#Salad #ChickenSalad #Curry #PerspectivesTheConsultingGroup #QuarantineKitchen #Covid19
How you doin’? One of my favorite dinners is roasted chicken. When you have some extra time on your hands this is the perfect way to feed a family of 4 to 6 with very little effort. I don’t like to roast pieces and I don’t have the time or the inclination to mess around with a whole bird—so I ask my butcher to spatchcock it for me. No, I’m not talking dirty to you. It’s a difficult word to say with a straight face, I know.
No one can say for sure where this strange word came from—I checked it out. In The Oxford Companion to Food, Alan Davidson explains (in my best English accent), “The theory is that the word is an abbreviation of ‘dispatch the cock,’ a phrase used to indicate a summary way of grilling a bird after splitting it open down the back and spreading the two halves out flat.” Davidson further speculates that the word is Irish in origin, having seen the term in Irish cookbooks that date back to the 18th century. But go ahead call it “butterflied” chicken if that helps reduce the giggle factor.
I buy my poultry at Farmer’s Market Poultry at the Original Los Angeles Farmer’s Market. These guys will cut up poultry any way I (or you) like. I ask them to spatchcock the bird, leaving the wing tips on, removing the ribs and back. I want to bag up all the trim to freeze for when I want to make stock.
Prep time: 10-15 minutes
Brine time: 1-2 hours
Wet Rub time: 30 minutes
Cook time: 80-85 minutes
Yield: 4 servings
For the brine
1-gallon cold water
2 tablespoons kosher salt
1 tablespoon sriracha (or other hot sauce)
1 3- to 4-pound chicken
For the wet rub
1/4 cup balsamic vinegar
4 tablespoons minced garlic salt
1 tablespoon kosher salt
1/2 teaspoon dry sage
1/2 teaspoon dry rubbed rosemary
1/2 teaspoon dry thyme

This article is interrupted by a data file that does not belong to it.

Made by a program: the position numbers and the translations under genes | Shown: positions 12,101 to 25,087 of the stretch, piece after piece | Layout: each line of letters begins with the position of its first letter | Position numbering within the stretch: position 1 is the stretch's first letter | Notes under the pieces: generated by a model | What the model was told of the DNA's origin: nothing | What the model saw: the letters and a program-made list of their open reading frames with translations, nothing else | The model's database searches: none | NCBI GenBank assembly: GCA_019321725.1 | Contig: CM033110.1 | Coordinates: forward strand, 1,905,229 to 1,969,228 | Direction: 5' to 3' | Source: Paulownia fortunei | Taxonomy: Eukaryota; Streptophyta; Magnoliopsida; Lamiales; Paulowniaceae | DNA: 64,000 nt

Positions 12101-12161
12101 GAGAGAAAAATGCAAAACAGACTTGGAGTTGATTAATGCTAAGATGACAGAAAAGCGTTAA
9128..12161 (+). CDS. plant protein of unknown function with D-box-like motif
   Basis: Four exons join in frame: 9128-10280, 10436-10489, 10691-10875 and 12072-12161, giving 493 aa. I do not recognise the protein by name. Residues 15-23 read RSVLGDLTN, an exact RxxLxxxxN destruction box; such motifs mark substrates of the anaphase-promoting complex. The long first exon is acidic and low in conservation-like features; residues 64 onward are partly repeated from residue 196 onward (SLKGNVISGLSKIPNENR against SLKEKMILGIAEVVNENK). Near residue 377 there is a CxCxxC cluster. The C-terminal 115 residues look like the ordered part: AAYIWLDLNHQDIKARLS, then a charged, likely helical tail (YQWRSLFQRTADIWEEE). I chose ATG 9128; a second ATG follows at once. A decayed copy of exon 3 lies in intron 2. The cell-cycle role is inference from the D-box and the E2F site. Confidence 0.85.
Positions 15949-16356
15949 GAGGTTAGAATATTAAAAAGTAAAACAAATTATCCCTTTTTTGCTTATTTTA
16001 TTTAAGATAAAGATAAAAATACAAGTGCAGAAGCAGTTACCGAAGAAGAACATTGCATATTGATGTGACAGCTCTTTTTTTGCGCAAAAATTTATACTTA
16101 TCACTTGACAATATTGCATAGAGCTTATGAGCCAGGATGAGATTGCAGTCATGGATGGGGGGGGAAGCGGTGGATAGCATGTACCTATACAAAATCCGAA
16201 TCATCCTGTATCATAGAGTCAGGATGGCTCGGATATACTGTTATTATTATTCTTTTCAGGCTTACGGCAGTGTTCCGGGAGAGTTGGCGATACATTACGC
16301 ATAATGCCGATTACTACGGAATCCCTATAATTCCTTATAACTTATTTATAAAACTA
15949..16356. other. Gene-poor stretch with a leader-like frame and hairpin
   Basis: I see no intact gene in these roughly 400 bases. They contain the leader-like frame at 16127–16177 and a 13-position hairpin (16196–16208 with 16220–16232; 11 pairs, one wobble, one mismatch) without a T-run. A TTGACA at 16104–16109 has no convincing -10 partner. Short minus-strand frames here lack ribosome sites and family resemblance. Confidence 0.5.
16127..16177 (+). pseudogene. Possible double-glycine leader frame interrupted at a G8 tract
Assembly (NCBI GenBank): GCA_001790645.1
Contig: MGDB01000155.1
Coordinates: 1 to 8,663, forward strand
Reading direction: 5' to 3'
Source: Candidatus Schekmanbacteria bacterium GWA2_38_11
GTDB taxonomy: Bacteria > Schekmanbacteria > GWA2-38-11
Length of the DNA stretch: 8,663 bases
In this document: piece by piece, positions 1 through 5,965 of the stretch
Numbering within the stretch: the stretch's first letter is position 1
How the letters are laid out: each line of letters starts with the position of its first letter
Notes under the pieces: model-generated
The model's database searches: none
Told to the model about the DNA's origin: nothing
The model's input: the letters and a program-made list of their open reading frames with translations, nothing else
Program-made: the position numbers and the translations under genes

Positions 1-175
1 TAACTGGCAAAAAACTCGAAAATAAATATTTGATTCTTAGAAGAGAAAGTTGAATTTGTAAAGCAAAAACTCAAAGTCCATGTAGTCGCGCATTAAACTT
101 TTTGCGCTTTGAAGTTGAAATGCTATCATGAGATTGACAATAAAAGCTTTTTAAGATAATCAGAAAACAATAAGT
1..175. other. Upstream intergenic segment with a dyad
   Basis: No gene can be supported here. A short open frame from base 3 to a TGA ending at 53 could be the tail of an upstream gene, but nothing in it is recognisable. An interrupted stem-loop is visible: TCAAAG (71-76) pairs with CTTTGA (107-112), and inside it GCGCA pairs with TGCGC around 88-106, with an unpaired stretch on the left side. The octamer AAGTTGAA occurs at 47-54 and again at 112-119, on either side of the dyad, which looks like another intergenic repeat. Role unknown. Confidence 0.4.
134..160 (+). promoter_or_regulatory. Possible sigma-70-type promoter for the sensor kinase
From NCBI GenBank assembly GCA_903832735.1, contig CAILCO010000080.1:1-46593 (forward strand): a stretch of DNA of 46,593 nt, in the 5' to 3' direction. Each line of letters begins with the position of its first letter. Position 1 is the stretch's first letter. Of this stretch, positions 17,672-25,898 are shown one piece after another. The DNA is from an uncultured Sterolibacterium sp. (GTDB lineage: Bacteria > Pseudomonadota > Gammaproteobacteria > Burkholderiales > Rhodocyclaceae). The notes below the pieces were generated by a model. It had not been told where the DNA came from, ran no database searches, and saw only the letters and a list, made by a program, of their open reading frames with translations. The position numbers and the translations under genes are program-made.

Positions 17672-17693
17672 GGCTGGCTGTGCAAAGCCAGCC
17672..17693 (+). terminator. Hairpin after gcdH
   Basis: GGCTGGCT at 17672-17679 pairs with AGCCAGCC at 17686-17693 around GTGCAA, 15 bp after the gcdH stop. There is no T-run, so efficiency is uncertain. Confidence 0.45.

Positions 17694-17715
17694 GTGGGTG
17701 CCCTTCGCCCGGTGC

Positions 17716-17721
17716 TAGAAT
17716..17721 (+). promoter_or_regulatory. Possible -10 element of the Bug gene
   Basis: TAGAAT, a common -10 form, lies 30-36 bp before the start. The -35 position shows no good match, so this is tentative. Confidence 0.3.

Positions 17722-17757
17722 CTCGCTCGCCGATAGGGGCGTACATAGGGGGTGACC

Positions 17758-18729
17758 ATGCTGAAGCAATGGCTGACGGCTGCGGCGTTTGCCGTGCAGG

1 teaspoon freshly-ground black pepper
1/4 cup lemon juice
For the sheet pan prep
2 lemons sliced into rounds
1 large yellow onion sliced into ringlets
1/4 cup olive oil
1/4 cup lemon juice
For the baste
1/3 cup melted butter
1/4 cup lemon juice
ChefSecret: Every oven and every chicken cooks differently, so be sure to check the internal temperature at the thigh to prevent over- or under-cooking.
If you’re buying packaged chicken at a supermarket, follow these directions to spatchcock it:
#Spatchcock #Chicken #OvenRoastedChicken #Entrees #PerspectivesTheConsultingGroup #QuarantineKitchen #Covid19
How you doin’? The Nashvillians are coming! And that’s a good thing if you really “need” some hot fried chicken. I can’t quite remember when the invasion started in SoCal, but several restaurants popped up selling Nashville “Hot” Fried Chicken at almost the same time. This chicken is not just good, it is addictive… it has that “come back flavor” you crave. One of the best hot chicken joints I’ve found is the country-style chicken at Howlin’ Rays.
Growing up in Los Angeles, Johnny “Ray” Zone paid his dues. He worked in some of the most prestigious kitchens around under chefs such as Thomas Keller, Gordon Ramsay and Nobu Matsuhisa and he learned how to cook a chicken. It wasn’t until a trip to Nashville, though, that Johnny created the Howlin’ Ray’s hot chicken concept.